I’ve been using The Omni Group’s OmniFocus personal task manager for a decade or so now. Every few years I get the sense that I’ve strayed too far from principles and rebuild my system from scratch; 2019 has been one of those years for me. As a result I’ve been spending a lot of time with Tim Stringer’s Learn OmniFocus site, and in particular looking at how other people tailor this very flexible software to their particular needs.
A recent Learn OmniFocus workflows interview with Jason Atwood reminded me that one of the coolest features of the Mac version of OmniFocus is the ability to select a subset of the folders and projects in your database and focus in on them: if you do this, you can apply various perspectives to just those selected areas as if the others didn’t exist. I used to do this, but over time I ended up with too many folders for it to be practical. It’s an error-prone pain to select several items and then the focus action. I could reorganise my database so that I only have a couple of top-level folders, but I don’t have a perfectly hierarchical life. I want to be able to slice things up in several different ways.
Pain leads to automation, and one recent evolution of OmniFocus is towards a
bit of help from Sal in the Omni Group Slack’s
#automation channel, it turned out to be pretty easy to make plugins to select
arbitrary groups of projects and folders and focus them. I’ve pushed a
repository to GitHub if you’re interested in the code.
Here’s what my
Automation menu looks like in OmniFocus now:
So, it’s pretty easy to focus in on specific clients, or on “Work” in general, or on “Home” (defined as “not Work”).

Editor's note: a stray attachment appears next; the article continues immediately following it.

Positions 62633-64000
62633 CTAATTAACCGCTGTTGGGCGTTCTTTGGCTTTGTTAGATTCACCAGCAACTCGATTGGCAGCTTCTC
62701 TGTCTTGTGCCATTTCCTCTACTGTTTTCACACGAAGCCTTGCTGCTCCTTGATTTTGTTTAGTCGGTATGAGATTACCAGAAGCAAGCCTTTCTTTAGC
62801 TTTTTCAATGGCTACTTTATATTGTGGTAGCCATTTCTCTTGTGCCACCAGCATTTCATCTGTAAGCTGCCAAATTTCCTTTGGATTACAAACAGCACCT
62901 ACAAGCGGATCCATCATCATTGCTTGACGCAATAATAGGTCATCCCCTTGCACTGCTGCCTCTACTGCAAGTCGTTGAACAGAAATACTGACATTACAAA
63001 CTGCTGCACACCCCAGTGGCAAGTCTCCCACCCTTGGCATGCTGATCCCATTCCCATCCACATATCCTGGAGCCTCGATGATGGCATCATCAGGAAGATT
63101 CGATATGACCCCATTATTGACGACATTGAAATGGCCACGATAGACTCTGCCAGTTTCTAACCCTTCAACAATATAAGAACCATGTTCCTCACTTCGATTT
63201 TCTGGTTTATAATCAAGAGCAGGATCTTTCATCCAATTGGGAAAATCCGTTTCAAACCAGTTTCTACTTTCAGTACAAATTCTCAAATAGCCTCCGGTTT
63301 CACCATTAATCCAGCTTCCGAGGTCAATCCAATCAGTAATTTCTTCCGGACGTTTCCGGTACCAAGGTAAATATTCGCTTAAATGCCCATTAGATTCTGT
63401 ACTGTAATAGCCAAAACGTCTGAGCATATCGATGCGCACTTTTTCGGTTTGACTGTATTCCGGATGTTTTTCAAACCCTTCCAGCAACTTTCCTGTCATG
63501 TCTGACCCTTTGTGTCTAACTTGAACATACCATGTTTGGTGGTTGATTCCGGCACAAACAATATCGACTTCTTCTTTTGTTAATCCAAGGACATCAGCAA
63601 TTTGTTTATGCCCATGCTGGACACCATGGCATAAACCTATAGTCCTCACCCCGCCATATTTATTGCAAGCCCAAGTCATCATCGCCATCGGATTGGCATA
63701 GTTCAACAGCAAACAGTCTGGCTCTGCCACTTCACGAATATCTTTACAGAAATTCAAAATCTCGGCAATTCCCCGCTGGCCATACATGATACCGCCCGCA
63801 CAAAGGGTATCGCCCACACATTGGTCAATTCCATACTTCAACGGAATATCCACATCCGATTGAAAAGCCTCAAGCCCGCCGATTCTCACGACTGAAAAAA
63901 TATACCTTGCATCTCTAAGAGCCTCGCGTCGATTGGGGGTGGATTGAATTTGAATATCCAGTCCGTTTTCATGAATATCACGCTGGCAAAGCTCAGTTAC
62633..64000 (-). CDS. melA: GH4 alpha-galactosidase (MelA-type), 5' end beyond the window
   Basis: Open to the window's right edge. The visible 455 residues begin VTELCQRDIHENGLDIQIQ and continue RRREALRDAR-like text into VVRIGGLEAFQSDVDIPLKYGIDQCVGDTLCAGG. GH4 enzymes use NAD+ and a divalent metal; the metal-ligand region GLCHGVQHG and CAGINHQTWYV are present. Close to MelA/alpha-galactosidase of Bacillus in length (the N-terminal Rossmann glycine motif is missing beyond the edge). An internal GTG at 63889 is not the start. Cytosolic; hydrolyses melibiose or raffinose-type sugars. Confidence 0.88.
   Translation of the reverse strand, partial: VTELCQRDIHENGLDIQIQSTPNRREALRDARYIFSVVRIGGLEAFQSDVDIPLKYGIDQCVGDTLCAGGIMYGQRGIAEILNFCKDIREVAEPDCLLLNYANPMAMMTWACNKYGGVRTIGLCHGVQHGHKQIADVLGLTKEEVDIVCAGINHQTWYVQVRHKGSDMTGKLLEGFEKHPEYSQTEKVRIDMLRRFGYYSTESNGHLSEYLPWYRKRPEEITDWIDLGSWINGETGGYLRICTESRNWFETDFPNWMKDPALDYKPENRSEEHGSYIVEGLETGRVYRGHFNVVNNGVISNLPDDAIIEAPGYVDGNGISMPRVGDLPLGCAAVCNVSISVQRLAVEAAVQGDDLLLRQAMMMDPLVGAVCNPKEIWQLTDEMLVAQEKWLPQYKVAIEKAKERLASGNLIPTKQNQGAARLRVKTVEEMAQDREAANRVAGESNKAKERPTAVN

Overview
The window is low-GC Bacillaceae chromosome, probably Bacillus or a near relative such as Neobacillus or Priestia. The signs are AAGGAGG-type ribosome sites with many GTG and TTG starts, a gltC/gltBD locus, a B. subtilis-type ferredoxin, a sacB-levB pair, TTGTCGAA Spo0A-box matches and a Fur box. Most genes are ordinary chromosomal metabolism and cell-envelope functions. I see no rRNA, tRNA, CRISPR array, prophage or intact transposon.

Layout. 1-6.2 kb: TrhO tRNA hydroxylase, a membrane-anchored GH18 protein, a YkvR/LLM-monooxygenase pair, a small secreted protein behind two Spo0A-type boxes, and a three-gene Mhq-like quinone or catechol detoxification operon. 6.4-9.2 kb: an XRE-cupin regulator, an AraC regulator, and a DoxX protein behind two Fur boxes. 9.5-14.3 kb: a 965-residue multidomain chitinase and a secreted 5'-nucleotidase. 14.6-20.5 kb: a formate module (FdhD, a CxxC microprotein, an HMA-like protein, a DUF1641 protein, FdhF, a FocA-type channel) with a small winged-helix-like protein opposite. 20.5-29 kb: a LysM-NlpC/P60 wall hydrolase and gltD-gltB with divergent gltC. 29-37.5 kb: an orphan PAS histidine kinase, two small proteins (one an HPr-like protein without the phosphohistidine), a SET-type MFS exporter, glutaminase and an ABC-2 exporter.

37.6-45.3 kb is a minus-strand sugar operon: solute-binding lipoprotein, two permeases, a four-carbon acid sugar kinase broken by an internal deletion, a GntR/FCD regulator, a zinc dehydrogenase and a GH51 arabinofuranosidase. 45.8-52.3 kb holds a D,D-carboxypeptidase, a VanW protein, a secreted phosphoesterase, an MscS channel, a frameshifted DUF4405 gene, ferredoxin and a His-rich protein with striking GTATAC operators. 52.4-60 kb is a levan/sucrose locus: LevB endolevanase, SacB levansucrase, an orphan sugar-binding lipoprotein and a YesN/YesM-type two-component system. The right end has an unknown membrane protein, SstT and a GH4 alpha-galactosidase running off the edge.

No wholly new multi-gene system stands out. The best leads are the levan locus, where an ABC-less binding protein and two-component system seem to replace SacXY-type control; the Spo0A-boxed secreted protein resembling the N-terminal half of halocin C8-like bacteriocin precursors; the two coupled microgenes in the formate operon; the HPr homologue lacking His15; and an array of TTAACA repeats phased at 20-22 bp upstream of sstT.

I could bind each of those actions to a different shortcut key using the system keyboard preferences (as you can see I’ve done with the “Promote/demote” action). I have a problem remembering lots of bindings, though, so I turned to Keyboard Maestro. This is another piece of Mac software I’ve been using to some extent for ages but to which I’ve been reintroducing myself this year through David Sparks’ “field guide”. Amongst other things, David taught me about conflict palettes.
Here’s my OmniFocus group in Keyboard Maestro:
You can see that I have a number of macros, each bound to the same Control+F shortcut key (the group is also set to be active only when OmniFocus is the current application). Each of those macros simply invokes the appropriate menu item in OmniFocus. This is what pops up if you use a conflicted binding like Control+F:
Pressing one of the highlighted letters (‘D’, ‘H’, or ‘W’ in this example) after Control+F dismisses the conflict palette and invokes the identified macro, which in turn invokes the relevant plugin.
I find using a couple of keystrokes like this really smooth, by comparison with manually selecting multiple items with the mouse or even selecting a menu item. I often find that moving complexity out of the user interface into automation means I’ll actually use something, where it was previously too much hassle to bother with. I feel more focused already.